————-

[III]

So, I continue to be enmeshed in what appears to be a facade of due process, literally fighting the government just to keep the child I sired, birthed, nurtured and raised until she was seven years old. I love her and will always love her, no matter what the state does to mute that love, and no matter what malicious efforts are made to corrupt her perceptions of and attachment to the daddy that she had lived with and loved so dearly for all those years.

Despite me being the best and most devoted father in the whole world, our legal system is determined to strip me of my child, and my child of me.

What can be done, when the child enforcement agencies, the operative legal system, the adjunct experts, and even the final referee and decision makers, all supposedly neutral societal institutions, are lined up in concert, determined to achieve a pre-ordained discriminatory outcome?

It is easy to become superstitious when there is a lack of knowledge of what is happening, and in the onslaught of all this bias. It is only too easy to just give up, as I am sure many fathers have.

I still retain hope that there is a trace of independent, neutral due process still guilted into the system, a vestigial moral substrate that might flow beneath all the machinations and special interests.

There are some indications that this does exist, and even in my saga, though few and in-between, some modicum of interim corrective justice amazingly did prevail. The attorney I have now is one of the few and rare ones, who is maverick, articulate and impassioned. The laws themselves seem fair and neutral on the surface. There are anecdotes I have heard, that despite all the road-blocks thrown in the face of a petitioning father, if the matter reaches the trial stage, the outcome is probabilistically balanced, albeit the actual statistics on this are incredibly hard to find.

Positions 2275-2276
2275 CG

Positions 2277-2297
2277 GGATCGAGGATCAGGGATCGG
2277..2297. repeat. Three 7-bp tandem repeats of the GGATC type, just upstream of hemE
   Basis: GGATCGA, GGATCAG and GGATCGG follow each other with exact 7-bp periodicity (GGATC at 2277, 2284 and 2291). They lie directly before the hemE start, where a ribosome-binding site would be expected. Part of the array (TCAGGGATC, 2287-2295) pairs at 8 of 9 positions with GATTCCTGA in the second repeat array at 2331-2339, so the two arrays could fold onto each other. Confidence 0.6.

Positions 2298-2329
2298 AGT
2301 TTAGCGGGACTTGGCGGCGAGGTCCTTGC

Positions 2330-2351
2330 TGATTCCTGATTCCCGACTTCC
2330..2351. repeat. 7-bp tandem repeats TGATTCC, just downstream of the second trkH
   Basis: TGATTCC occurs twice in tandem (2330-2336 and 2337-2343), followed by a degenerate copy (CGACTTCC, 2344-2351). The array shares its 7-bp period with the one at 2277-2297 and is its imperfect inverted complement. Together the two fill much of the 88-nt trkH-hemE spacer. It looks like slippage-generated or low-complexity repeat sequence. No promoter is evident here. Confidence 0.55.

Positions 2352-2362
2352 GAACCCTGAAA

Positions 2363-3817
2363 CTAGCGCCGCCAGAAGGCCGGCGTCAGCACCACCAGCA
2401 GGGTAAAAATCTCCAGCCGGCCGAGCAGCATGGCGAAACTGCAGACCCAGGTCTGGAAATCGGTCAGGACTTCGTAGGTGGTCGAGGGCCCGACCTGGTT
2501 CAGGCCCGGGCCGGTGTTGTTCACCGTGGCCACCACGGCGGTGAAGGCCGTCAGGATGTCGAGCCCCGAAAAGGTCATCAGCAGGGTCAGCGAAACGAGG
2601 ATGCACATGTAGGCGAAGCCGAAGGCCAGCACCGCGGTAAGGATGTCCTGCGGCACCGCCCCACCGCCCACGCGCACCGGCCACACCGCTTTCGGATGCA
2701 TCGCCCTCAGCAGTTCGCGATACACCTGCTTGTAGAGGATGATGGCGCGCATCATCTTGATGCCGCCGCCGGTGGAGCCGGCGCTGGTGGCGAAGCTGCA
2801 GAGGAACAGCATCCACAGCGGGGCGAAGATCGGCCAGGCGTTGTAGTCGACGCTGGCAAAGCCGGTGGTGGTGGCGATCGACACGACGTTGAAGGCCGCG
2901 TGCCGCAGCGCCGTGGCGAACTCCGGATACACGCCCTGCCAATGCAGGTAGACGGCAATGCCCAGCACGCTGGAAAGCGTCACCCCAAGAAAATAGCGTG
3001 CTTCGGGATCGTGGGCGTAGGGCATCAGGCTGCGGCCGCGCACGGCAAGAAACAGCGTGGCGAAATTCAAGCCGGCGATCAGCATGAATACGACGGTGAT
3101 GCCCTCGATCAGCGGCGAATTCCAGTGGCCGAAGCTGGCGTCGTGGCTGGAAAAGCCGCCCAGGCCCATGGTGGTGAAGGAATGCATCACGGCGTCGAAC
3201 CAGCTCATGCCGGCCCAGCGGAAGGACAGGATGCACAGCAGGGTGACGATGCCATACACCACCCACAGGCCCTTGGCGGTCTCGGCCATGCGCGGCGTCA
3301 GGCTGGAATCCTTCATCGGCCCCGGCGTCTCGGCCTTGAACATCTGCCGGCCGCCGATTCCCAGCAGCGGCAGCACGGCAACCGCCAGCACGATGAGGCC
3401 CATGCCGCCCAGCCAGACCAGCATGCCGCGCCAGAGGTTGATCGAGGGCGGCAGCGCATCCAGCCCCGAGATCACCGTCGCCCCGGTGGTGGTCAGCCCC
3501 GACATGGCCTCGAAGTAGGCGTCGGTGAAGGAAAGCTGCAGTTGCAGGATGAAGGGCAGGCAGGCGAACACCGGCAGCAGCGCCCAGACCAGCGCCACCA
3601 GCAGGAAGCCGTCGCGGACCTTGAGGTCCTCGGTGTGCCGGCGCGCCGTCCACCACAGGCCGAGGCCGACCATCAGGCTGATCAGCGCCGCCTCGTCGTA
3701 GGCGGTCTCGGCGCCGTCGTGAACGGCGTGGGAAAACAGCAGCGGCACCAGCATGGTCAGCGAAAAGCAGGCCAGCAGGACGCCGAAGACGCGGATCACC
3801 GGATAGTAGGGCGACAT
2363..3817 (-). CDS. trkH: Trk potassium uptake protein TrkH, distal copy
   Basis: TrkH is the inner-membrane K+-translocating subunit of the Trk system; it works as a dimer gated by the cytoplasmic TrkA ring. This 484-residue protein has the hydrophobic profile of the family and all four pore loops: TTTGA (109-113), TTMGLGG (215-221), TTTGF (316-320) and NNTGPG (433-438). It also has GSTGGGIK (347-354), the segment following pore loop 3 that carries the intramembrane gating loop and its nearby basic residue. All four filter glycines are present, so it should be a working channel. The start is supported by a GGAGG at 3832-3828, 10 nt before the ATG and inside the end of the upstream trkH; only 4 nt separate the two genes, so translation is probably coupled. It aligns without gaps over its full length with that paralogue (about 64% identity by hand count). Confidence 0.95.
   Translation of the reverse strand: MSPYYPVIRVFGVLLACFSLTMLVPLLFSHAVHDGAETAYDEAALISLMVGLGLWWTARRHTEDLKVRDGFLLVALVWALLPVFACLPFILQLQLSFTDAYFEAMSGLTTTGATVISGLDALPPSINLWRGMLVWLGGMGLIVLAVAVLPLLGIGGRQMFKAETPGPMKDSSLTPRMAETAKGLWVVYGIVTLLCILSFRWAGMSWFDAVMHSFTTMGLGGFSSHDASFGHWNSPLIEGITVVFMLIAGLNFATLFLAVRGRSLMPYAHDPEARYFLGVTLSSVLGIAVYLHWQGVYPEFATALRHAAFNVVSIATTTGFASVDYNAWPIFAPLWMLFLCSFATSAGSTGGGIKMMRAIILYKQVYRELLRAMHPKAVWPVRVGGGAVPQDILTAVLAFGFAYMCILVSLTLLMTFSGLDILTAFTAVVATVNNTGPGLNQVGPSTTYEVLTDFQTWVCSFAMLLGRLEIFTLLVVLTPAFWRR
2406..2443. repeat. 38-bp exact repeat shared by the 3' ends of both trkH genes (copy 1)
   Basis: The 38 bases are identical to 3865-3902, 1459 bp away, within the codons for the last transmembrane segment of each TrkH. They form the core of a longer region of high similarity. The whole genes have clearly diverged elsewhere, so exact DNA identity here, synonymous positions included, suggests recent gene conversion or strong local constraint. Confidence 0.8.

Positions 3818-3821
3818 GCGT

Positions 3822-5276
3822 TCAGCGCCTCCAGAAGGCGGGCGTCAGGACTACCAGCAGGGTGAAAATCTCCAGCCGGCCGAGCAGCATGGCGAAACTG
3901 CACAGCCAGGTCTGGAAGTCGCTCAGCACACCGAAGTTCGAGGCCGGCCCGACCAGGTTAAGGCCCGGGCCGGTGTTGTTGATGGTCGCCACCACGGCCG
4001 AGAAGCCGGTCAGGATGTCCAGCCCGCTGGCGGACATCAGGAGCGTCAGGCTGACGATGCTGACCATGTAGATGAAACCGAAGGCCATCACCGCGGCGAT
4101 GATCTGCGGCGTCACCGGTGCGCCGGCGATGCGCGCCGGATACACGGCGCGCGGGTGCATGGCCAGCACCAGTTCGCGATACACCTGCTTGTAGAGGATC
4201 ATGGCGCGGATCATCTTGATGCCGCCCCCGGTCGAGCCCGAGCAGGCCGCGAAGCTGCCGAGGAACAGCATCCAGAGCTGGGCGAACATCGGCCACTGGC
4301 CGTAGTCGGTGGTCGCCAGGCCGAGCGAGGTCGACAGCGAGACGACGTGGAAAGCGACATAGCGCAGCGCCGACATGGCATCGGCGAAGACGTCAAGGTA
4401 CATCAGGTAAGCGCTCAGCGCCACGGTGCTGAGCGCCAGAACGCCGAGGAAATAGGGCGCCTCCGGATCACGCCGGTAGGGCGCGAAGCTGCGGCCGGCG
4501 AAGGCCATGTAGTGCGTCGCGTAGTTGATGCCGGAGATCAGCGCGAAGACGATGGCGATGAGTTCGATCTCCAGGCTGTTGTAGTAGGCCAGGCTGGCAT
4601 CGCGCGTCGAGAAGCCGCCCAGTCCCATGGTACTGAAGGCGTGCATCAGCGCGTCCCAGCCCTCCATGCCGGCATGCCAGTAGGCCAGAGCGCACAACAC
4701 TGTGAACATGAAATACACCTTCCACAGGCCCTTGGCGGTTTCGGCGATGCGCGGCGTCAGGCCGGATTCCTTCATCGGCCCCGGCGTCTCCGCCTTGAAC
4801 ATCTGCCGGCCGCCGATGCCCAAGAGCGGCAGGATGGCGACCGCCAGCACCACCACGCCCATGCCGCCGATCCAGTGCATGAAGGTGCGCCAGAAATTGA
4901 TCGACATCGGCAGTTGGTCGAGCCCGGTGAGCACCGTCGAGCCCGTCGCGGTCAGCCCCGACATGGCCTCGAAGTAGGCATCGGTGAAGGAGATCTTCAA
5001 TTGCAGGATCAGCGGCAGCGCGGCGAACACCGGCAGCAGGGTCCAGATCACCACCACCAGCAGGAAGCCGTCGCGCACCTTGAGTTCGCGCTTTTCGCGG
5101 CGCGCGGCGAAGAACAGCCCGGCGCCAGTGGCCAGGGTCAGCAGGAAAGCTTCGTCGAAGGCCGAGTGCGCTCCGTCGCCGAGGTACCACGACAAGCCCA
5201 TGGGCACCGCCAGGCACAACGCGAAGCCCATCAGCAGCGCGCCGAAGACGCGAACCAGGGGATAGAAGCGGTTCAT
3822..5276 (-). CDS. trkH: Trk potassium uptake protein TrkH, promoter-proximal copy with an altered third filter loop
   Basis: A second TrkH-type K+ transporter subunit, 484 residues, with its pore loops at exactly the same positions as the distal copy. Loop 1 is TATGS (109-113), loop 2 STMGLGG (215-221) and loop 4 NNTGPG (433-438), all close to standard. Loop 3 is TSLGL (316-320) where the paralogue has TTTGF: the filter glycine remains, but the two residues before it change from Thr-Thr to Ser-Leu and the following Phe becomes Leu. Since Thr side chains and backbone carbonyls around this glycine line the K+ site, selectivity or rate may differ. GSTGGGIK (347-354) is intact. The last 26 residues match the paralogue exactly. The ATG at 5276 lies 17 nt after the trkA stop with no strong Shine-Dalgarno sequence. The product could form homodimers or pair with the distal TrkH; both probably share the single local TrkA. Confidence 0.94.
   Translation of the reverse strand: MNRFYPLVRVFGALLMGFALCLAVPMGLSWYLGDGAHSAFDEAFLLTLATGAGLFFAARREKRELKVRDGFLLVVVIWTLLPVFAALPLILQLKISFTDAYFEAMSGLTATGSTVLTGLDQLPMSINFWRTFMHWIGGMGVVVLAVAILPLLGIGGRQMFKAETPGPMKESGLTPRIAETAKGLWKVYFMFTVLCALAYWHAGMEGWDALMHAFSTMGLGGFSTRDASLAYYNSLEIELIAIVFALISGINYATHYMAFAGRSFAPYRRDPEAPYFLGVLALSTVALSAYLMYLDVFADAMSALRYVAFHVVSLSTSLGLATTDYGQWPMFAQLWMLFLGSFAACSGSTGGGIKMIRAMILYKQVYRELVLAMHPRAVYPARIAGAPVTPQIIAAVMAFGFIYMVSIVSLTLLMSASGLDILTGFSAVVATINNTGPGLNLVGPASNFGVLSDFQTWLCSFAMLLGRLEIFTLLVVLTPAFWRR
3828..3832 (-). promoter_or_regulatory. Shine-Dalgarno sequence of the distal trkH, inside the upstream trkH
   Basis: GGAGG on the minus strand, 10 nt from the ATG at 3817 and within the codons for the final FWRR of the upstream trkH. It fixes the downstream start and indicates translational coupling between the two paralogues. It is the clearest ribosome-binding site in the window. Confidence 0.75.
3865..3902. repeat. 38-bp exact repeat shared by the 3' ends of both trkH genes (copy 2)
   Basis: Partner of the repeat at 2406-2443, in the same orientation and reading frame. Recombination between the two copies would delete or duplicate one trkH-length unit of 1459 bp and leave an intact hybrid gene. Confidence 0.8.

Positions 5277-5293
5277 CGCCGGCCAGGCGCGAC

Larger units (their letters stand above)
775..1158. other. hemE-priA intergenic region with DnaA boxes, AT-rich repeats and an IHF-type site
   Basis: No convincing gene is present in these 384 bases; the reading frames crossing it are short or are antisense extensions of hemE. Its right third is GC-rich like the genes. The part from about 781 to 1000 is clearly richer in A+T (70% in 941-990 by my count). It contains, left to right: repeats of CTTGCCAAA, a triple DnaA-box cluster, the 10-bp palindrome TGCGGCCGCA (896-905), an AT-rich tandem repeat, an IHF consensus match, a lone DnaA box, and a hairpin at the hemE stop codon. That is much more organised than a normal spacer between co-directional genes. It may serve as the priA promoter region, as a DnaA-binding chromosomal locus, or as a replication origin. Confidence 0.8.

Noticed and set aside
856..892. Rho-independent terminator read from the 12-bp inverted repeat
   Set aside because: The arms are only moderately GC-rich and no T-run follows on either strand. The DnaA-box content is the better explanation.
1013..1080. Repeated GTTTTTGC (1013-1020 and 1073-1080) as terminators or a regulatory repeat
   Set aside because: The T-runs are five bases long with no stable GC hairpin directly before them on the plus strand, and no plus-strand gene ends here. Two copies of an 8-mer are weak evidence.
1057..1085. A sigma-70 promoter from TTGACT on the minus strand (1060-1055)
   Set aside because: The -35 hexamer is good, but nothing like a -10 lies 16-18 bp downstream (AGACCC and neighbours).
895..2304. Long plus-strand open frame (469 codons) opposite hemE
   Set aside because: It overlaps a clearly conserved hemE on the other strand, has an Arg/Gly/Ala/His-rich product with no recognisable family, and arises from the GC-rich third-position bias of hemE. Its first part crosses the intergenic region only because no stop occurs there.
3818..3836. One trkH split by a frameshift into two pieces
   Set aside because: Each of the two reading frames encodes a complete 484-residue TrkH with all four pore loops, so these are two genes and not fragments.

So, I have these nebulous observations to comfort me some. I really don’t know what is true and whether justice is still embedded in the system, but since this is the only arena available, I will do my best, despite these hobbling constraints, to fight for my child.

[IV]

Epilogue – Still fighting in the Trenches:

Usually when we hear and read these articles, illustrating the injustices of the family court system, we come to these stories in the aftermath and the remaining rubble of past battles and of the heartache remaining.

This story however is active and happening now; it is not over or complete or concluded.

It is a story being reported from the filthy trenches of a mid-campaign custody battle, over a harsh landscape and through subversive terrain, where an ongoing fight for the very life of a little child and the father who loves her is taking place.

It is not history, the battlefield is occupied now and can be seen by all in a public arena.

The court has continued the scheduling dates for trial of this case in the New Year 2014:

January 2nd @ 9:30am and 2pm, 9th @ 9:30am and 2pm, 23rd @ 9:30am and 2pm,
February 6th @ 9:30am and 2pm, 13th @ 9:30am.
The case is Cayley v Treistman, Dkt# V-01219, File #24593.
The location on those dates is Ulster County Family Court, 16 Lucas Ave, in Kingston, NY 12401.

I invite and encourage all who are motivated and interested to come and observe these ongoing proceedings, the culmination of this saga, and what conclusion it wreaks.